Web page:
21: Juana Inez de la Cruz

2020 marks the 50th anniversary of the ordination of women in the ELCA, the 40th anniversary of women of color, and the 10th anniversary of LGBTQ+ siblings.

It’s an incredibly important marker for the ELCA, though it is only the beginning for the Church, as women are still denied ordination across the denominations and hold less than 15% of the leadership positions in the worldwide church! Therefore, in 2020, we in the Oregon Synod will highlight one woman from Christian history every week for fifty weeks. Some you may know, others you may not, but all worthy of our respect and gratitude.

#21 Juana Inez de la Cruz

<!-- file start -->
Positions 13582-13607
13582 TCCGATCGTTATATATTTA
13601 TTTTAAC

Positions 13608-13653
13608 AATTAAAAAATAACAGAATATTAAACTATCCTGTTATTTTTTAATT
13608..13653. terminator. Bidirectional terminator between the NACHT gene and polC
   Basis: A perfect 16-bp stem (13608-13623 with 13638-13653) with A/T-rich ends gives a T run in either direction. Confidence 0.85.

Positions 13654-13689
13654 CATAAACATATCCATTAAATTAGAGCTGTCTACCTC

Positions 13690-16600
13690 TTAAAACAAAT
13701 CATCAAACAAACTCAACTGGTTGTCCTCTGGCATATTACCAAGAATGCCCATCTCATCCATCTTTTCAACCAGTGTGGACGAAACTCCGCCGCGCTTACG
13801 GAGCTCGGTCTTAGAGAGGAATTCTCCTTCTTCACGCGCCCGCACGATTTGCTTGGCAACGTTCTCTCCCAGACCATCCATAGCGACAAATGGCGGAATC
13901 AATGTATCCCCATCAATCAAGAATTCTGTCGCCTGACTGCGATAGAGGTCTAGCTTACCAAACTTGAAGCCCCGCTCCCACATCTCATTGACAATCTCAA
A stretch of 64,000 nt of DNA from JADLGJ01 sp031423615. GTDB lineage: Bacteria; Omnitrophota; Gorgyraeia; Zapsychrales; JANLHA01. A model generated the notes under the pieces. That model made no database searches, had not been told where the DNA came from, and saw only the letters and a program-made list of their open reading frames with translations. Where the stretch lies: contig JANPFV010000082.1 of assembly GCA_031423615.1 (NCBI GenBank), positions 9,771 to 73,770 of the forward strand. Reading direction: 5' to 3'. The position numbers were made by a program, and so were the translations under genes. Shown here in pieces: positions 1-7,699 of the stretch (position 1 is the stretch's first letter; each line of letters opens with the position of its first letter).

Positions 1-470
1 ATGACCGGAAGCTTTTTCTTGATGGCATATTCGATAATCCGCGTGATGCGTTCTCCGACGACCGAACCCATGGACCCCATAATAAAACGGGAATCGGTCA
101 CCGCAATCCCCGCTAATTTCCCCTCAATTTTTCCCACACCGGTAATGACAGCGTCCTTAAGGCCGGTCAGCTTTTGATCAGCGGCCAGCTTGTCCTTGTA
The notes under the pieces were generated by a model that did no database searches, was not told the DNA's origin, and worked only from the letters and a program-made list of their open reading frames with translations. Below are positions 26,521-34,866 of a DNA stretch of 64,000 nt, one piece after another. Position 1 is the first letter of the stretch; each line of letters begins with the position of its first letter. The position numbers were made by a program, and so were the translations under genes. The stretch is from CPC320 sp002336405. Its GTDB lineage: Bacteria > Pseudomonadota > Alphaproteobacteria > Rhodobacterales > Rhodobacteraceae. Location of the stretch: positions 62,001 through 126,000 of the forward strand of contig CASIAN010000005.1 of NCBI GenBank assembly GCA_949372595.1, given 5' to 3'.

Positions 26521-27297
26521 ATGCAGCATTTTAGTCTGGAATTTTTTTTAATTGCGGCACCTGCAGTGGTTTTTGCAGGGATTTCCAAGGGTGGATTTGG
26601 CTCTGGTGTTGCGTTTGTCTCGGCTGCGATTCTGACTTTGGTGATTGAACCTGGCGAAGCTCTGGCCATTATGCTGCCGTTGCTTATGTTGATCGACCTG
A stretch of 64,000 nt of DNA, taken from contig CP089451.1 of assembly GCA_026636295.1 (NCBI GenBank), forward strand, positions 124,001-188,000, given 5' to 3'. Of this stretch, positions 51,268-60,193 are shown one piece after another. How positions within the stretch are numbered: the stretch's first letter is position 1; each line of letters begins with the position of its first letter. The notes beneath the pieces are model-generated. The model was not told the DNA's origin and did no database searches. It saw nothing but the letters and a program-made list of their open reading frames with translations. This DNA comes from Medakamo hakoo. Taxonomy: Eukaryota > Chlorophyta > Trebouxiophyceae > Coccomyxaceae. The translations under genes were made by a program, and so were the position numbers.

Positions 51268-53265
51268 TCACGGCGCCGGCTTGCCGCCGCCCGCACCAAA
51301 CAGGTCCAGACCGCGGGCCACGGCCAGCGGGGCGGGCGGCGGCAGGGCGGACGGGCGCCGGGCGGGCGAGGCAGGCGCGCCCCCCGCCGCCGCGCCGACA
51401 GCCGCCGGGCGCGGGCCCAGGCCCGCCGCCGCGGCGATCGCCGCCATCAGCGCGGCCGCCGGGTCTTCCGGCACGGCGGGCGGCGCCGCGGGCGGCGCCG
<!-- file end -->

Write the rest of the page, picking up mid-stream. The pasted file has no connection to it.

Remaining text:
Juana Inez de la Cruz was a child prodigy. She begged her mother to allow her to dress as a boy to get an education, but her mother refused. Still, she found a way to educate herself and by the time she was a teenager, her genius was renowned throughout Mexico and Spain. When she was 17, the Spanish viceroy invited dozens of men — theologians, poets, philosophers, and others — to question, scrutinize, and challenge Juana in a public test of her intelligence. Juana’s knowledge astonished them all. Her love of study–and disinterest in men–led her away from marriage and into the convent where she continued her studies and became a celebrated poet, the first in Latin America. She was a fiery feminist with a particular interest in the importance of educating girls. She once quipped, “One can perfectly well philosophize while cooking supper” and “Aristotle could have known so much more if he cooked.” She wrote love poetry to women, in particular her patroness, Maria Luisa, the wife of the viceroy. In her poem, First Dream, she wrote about the torturous quest of the soul for knowledge. Her renown sparked vicious misogynistic attacks which she responded to with fire, intelligence, and wit. “I walk beneath your pens, and am not what I truly am, but what you’d prefer to imagine me.” She died of the plague while caring for her sick sisters during an epidemic.